Constant State of Chaos

Last night I told myself I was going to sleep in, well I guess that equals 6:30-HOORAY (sarcasm). I haven’t posted lately, and to be honest, that’s because I’ve been a little stressed. And, I’m not even sure that stressed is an accurate word to describe how I’ve been feeling, it’s more just living in a constant state of chaos. (2)

When Ryan and I moved in October to Colorado, I knew it wasn’t my favorite state in the world. To most, the sunshine and mountains draw them in. To me, I like “my mountain” and rain. It’s difficult for me to find the beauty here because it’s very similar to my home. It’s nearly the same if you remove the land locked of Colorado and gave Washington a little more sunshine.

But, when we moved, we moved for my work, and I could feel the Lord bringing us here. I’ve never felt that before, but I really was praying when we moved. I was trusting. And now, I’m here, thinking . . . why did I move again?

I don’t know if it is the need for the comforts of home or the realization that I knew I didn’t like Colorado. I feel like I uprooted our lives for a good job opportunity knowing that I didn’t actual want to be here. But then, I go back to that feeling I had when moving that there was a reason.

I’ve been reading Proverbs lately, and this is a pretty well-known verse, but it just had a different meaning when you truly are needing to trust in the Lord.

“Trust in the Lord with all your heart and lean not on your own understanding: in all ways submit to him, and he will make your paths straight.” – Proverbs 3:5-6

If you don’t know, I’m a really controlling person. I like all the control in my life, so when I fully trusted the Lord in moving here, it was probably a first for me. Now, I’m in a really challenging place because I’m continually having to rely on the Lord to show me why I’m here and what he has in store for me.

And, I realize that this is how life is supposed to be, but giving up that control and submitting to him can be difficult. I believe everyone’s been at this place, needing the Lord to give them guidance and direction. But if we aren’t willing to submit to him, how can we be open to listening to his guidance?

Personally, I think it’s’ a normal struggle. The feeling that your life is in complete chaos and struggling to fully let go and trust the Lord. Just remember, we weren’t meant to do this life thing alone.

– the Helm Household


Buying your First Home: Are you ready?

I’m reflecting on Ryan and I buying our first home in 2014, and I’m truly thinking about the question: were we ready?



Let me give you a little bit of a back story:

We bought our home in October of 2014 and sold it in October of 2015. I was 22 when we bought the home, and Ryan was 23 (almost 24).  My work wanted to move me out to Colorado, so it seemed like the right thing to do. I’d truly say God lined up everything and made everything work. The first person who looked at our house, ended up buying it.


Currently, we live in an apartment. We went from 2,100 square feet to 675 square feet. It was an adjustment: no yard, one bedroom, one bathroom, etc. But, it’s been better than expected for me.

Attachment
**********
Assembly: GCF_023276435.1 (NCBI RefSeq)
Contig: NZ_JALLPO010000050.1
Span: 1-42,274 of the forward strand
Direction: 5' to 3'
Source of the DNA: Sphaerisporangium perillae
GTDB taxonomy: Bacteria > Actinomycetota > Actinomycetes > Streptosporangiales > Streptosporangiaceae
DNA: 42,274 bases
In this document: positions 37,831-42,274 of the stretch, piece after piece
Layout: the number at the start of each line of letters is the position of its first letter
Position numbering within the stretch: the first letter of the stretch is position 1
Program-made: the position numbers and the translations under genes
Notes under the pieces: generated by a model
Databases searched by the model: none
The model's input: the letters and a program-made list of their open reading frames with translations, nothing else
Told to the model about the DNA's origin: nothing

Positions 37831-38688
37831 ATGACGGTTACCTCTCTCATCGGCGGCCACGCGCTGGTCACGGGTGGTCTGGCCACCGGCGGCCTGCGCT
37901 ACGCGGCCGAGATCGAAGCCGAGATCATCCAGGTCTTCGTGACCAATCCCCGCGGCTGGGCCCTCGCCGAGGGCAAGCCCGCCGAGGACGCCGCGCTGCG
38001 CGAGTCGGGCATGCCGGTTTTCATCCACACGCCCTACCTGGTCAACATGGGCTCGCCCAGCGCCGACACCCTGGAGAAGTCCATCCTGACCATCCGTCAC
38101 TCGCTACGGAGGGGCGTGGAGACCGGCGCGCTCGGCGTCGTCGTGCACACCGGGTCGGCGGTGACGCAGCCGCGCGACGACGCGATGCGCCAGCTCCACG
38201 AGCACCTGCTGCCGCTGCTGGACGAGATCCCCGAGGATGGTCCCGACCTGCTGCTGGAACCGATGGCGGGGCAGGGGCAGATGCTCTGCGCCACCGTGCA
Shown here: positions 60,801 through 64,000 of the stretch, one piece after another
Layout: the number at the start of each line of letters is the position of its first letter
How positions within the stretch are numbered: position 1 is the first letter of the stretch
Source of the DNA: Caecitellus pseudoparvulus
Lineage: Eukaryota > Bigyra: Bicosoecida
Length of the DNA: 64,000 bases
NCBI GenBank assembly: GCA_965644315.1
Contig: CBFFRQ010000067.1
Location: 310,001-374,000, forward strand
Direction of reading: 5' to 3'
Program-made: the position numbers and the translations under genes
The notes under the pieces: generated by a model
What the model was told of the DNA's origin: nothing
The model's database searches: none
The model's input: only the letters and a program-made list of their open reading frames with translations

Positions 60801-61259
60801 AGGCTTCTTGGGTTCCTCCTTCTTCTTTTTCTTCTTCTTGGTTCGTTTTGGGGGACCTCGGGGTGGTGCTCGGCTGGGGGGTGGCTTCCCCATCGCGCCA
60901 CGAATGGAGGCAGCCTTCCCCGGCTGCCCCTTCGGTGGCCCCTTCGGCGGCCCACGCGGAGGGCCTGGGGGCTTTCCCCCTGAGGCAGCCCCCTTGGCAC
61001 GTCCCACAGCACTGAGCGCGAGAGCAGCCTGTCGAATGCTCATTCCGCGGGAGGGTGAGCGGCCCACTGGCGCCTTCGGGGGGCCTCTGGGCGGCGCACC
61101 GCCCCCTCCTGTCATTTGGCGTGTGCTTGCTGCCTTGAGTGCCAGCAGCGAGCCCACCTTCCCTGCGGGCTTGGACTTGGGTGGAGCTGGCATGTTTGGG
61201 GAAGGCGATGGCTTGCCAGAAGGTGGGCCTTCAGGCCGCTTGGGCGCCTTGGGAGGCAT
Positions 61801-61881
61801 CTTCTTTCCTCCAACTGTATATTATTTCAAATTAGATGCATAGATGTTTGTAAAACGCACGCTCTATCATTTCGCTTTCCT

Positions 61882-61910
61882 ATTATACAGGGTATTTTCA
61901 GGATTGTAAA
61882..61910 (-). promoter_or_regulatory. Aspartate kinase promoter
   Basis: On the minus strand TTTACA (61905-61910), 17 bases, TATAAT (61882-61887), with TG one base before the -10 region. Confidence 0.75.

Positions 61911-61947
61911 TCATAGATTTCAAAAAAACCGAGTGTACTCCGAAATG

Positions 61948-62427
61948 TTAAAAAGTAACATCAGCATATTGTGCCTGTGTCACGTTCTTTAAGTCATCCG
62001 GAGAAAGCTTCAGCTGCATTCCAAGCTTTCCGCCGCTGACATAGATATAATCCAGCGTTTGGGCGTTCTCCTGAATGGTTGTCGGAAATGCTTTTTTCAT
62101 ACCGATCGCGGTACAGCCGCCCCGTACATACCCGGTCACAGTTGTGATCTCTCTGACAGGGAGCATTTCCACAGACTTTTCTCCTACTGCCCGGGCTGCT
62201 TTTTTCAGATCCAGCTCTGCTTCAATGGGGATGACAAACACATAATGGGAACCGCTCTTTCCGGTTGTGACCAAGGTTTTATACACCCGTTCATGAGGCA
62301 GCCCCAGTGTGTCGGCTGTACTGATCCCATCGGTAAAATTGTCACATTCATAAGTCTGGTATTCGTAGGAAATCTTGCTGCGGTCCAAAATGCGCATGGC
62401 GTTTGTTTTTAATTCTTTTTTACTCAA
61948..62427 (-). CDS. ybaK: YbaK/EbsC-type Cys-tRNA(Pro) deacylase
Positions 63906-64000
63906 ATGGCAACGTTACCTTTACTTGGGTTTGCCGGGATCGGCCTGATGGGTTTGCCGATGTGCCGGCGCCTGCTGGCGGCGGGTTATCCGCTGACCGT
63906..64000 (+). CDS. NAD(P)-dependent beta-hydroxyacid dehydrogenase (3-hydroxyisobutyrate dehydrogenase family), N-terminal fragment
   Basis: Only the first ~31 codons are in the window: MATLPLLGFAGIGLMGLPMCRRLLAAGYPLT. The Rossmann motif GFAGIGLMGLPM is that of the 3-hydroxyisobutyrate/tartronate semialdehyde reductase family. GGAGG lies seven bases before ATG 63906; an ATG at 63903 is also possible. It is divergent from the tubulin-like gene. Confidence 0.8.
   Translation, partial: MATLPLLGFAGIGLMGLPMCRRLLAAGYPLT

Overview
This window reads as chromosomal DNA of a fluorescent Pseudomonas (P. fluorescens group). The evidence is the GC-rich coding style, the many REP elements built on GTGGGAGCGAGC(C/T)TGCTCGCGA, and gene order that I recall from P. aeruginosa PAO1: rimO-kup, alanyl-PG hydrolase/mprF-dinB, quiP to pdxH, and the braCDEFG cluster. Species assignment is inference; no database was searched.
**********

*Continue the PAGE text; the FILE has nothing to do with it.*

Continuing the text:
As I’ve mentioned before, I tend to be kind of a nomad or never really content with where I live. I always want to change, and I like having that flexibility. But, I struggle because we want to have kids eventually, and I don’t want to be the family that always moves. So, when we bought our house I thought it was the right idea, but now I’m thinking I wasn’t ready.

Mortgages are stressful.

We pay more for our apartment than we did for our house, but if something goes wrong, we don’t have to pay to fix it. When you buy a house, you fix it. That money comes out of your pocket.

You are stuck. 

I was 22 years old going on 40. Yes, you can always sell your house, but it isn’t like breaking a lease. You’re responsible for the house. If it doesn’t sell, you might have to take a loss? Or possibly stay there when you’re ready to move?

Starting out is expensive.

We bought a new construction home, and let’s just say we had at least an extra $4,000 in expenses. We had to buy a washer and dryer. And, we also had to buy blinds. BLINDS ARE EXPENSIVE. SO SO SO EXPENSIVE. Even if you get the cheap ones, they are expensive. Consider yourself warned.

Don’t settle. 

I wouldn’t say we settled, but there was definitely things we found out we didn’t like. We had a really small yard. And, that is fine, but it got old quick. There wasn’t room to spread out and just be outside. We also had a back load garage, where you drove down an ally.  Neither of us had ever lived in one, and it sounded okay but it wasn’t. There was no place to wash your car. And, our front windows then were really close to the sidewalks. It sounds weird, I know, but then if your expensive blinds are open, you feel like someone walking on the sidewalk is in your living room.

Your time withers away.

There is always something to do at the house. Paint, clean, you name it. It literally takes me 30 minutes to clean my apartment. It took me an hour and a half to  clean the house. Think about those things, sometimes it’s nice to not have to clean three bathrooms.

Now, done with the seriousness. It’s time for funny things you don’t think about . . .


AHHHHHHHH! My hatred for flat baseboards. The baseboards that are flat on top. They are a pain in the butt to clean. The dust just sits there, but you have to get on your hands and knees to clean them. I’m not saying don’t buy a house because of baseboards, but seriously you will stare at that dust and hate your life each and every time you have to clean it.

Garage Auto-Lights

Great in theory, however ours would never stay on unless it saw you moving. Ryan and I like to do a lot of DIY projects, so if we were painting something, the light would turn off. We’d be jumping up and down to try and turn the light back on. It was hilarious and annoying all rolled up into one.